AKA STI571, Glivec is a drug which targets specific molecules to treat chronic myeloid leukemia, a rare form of leukemia.  By targeting specific molecules the drug is able to attack cancerous cells, largely without affecting normal cells throughout the body.  This is an incredible improvement over the way traditional chemo-treatment works.  Researchers hope to design similar drugs targeting other forms of cancer which affect far more people.
"This is as important as it gets.  A cancer-specific target, a drug specifically designed for the target, the most effective agent ever," says Paul A. Bunn Jr., president-elect of the American Society of Clinical Oncology.  "Read my lips, this is real, not mice."
Glivec was designed by Dr. Brian Druker, director of the Leukemia Program at the Oregon Health Sciences University in Portland, in conjunction with Novartis Pharmaceuticals.1
Glivec is expected to be available to patients in the U.S. within months.  The treatment has also been shown effective against gastrointestinal stromal tumor, a rare GI cancer.  Apparently those tumors have molecules similar enough to what STI571 attacks.  Tumors have been shrunk with fewer than 3% of the patients suffering side effects.  It may be too soon to know how effective these treatments are in the long-run but there is hope this could lead to cures for cancers.
Glivec (STI571) is the first of a new class of antiproliferative agents called signal transduction inhibitors, which interfere with the pathways that signal the growth of tumor cells.  Glivec (STI571) is targeted to the specific biochemical abnormality found predominantly in a form of leukemia called chronic myeloid leukemia (CML).  Glivec (STI571) kills the abnormal cells while having little effect on normal cell growth.  Laboratory studies have shown that Glivec also inhibits an enzyme called C-Kit which is present in a relatively rare form of cancer called GIST (Gastro Intestinal Stromal Tumor).  There are some small trials being conducted on GIST tumors in the U. S. A. with plans to expand those trials to other countries.  It is too early to reach any valid scientific conclusions with GIST, however, early data looks very promising.2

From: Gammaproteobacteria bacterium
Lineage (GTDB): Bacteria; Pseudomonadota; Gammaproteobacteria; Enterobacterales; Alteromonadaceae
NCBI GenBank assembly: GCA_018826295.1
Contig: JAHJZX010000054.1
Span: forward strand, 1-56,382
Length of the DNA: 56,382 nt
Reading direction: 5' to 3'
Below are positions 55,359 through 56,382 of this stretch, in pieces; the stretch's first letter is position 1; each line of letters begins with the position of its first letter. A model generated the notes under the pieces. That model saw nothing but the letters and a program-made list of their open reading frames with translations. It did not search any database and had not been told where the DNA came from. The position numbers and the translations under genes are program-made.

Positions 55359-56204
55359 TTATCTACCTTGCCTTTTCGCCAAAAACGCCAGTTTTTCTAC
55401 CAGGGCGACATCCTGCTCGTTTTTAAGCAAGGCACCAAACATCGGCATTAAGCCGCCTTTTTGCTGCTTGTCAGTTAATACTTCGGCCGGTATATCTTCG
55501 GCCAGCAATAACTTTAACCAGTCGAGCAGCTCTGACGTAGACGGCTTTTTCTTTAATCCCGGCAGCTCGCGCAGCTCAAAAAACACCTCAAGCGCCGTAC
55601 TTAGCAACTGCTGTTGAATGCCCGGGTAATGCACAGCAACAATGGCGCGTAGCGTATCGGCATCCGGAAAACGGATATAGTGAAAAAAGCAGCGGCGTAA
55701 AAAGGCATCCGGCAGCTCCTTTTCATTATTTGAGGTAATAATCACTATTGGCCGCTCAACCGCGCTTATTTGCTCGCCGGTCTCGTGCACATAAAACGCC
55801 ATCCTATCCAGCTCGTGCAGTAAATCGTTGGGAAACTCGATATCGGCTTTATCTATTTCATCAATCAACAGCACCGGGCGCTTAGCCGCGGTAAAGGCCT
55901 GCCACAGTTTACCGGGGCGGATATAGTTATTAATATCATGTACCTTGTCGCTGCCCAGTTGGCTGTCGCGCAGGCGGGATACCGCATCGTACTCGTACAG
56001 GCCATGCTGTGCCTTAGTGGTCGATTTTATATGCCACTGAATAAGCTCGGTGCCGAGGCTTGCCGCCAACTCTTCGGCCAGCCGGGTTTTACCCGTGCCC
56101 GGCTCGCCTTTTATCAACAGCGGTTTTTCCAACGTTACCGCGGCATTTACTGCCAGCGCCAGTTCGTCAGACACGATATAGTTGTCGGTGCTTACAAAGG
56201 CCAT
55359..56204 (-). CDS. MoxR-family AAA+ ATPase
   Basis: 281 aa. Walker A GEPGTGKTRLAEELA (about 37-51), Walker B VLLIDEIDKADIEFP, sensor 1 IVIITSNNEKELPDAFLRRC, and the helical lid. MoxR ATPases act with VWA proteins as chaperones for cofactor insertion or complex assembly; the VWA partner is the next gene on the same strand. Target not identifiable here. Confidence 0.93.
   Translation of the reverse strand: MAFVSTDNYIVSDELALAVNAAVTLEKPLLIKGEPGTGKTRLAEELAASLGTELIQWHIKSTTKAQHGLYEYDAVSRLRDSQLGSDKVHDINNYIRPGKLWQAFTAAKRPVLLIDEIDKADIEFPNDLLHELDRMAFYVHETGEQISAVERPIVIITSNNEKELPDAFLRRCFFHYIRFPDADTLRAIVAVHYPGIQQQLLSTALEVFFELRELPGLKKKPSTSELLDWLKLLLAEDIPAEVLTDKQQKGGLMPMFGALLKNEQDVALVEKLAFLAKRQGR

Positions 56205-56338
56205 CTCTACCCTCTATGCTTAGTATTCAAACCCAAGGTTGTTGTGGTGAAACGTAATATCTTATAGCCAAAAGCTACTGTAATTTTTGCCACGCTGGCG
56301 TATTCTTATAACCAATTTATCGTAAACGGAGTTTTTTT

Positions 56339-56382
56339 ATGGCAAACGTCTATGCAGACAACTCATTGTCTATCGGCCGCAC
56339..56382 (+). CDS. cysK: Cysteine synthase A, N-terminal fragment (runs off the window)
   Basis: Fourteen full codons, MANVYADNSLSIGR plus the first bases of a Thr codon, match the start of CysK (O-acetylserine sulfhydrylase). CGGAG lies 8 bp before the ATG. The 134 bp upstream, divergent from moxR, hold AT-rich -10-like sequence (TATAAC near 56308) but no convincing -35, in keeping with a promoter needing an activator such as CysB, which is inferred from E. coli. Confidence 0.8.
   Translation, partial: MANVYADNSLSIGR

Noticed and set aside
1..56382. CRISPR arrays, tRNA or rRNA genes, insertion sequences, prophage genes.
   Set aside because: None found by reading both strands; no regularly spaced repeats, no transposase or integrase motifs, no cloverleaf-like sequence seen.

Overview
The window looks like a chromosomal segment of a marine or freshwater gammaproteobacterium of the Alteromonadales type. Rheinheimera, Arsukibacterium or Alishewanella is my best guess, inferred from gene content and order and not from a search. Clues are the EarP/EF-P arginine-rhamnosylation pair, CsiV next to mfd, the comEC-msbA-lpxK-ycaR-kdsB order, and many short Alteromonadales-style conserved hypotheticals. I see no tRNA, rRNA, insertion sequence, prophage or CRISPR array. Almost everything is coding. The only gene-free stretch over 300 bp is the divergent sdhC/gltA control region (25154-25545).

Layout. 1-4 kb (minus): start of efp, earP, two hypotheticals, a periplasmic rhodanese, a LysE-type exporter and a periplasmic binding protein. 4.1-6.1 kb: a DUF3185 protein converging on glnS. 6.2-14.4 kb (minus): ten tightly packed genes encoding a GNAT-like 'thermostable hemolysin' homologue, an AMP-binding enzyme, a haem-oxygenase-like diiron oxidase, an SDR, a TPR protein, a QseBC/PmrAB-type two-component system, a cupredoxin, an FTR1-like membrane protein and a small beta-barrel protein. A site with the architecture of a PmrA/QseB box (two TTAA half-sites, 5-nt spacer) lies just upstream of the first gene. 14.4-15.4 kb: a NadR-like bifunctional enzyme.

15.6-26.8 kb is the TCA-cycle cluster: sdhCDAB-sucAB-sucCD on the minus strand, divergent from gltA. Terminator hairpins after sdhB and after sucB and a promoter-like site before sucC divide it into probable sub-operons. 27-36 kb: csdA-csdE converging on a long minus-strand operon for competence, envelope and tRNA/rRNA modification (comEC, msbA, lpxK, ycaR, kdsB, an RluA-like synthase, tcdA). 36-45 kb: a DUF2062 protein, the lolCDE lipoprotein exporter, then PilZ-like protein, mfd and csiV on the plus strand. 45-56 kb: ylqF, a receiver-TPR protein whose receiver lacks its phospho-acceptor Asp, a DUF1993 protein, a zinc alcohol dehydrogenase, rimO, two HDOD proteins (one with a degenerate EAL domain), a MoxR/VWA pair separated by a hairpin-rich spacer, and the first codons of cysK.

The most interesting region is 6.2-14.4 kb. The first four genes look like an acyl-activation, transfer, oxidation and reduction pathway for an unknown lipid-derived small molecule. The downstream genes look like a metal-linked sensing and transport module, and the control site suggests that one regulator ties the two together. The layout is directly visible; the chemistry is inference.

A summary of studies (April 2001) shows that 95% of the CML patients treated were in remission.  White blood counts are elevated in CML patients, in one study 30 of 31 patients had white blood cell counts return to normal after a month of daily doses of STI571.  The FDA in the U.S. has agreed to accelerate approval of the drug, making it available more quickly to those who would benefit.3
In the United States, Glivec is known generically as imatinib mesylate.  Outside of the United States it is known generically as imatinib.4
The release on the CMLSupport.com site includes a warning that future results are not guaranteed.  Also, some reports show less impressive numbers, but those reports are older or clinical trials testing STI571 on other types of cancer.
1. New Cancer Treatment: Doctors Excited by Promise of Drugs Targeted at Specific Molecules
-  ABCNews.com  -  April 4th
URL = http://abcnews.go.com/sections/living/DrJohnson/010404DrJohnson_Cancer.html
2. The Unofficial Glivec (STI571) Site
URL = http://www.newcmldrug.com/
3. STI571 Cancer Cure?  Latest STI571 Headlines
URL = http://www.globalchange.com/sti571.htm
4. FDA Grants Priority Review for Glivec (STI571)
URL = http://www.cmlsupport.com/cmlnewsglivecapproval0401.htm